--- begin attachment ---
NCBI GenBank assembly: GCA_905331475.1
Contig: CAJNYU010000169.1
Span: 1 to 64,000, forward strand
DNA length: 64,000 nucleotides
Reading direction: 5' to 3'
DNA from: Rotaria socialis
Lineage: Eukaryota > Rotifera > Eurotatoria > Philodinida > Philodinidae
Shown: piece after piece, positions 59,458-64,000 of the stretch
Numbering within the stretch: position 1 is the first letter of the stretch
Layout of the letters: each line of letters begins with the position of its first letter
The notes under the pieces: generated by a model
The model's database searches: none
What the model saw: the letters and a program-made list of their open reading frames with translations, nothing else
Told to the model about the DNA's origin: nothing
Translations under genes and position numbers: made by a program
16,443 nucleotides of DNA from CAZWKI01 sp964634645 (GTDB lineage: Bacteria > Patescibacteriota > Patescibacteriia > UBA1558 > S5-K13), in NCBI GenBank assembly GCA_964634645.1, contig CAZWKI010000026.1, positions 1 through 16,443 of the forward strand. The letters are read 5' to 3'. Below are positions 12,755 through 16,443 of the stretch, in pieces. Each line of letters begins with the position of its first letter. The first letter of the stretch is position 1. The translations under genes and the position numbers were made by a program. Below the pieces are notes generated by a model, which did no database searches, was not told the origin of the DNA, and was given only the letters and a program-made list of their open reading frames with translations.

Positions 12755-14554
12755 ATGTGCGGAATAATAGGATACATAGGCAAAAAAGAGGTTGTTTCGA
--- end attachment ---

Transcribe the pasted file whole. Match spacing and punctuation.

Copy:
NCBI GenBank assembly: GCA_905331475.1
Contig: CAJNYU010000169.1
Span: 1 to 64,000, forward strand
DNA length: 64,000 nucleotides
Reading direction: 5' to 3'
DNA from: Rotaria socialis
Lineage: Eukaryota > Rotifera > Eurotatoria > Philodinida > Philodinidae
Shown: piece after piece, positions 59,458-64,000 of the stretch
Numbering within the stretch: position 1 is the first letter of the stretch
Layout of the letters: each line of letters begins with the position of its first letter
The notes under the pieces: generated by a model
The model's database searches: none
What the model saw: the letters and a program-made list of their open reading frames with translations, nothing else
Told to the model about the DNA's origin: nothing
Translations under genes and position numbers: made by a program
16,443 nucleotides of DNA from CAZWKI01 sp964634645 (GTDB lineage: Bacteria > Patescibacteriota > Patescibacteriia > UBA1558 > S5-K13), in NCBI GenBank assembly GCA_964634645.1, contig CAZWKI010000026.1, positions 1 through 16,443 of the forward strand. The letters are read 5' to 3'. Below are positions 12,755 through 16,443 of the stretch, in pieces. Each line of letters begins with the position of its first letter. The first letter of the stretch is position 1. The translations under genes and the position numbers were made by a program. Below the pieces are notes generated by a model, which did no database searches, was not told the origin of the DNA, and was given only the letters and a program-made list of their open reading frames with translations.

Positions 12755-14554
12755 ATGTGCGGAATAATAGGATACATAGGCAAAAAAGAGGTTGTTTCGA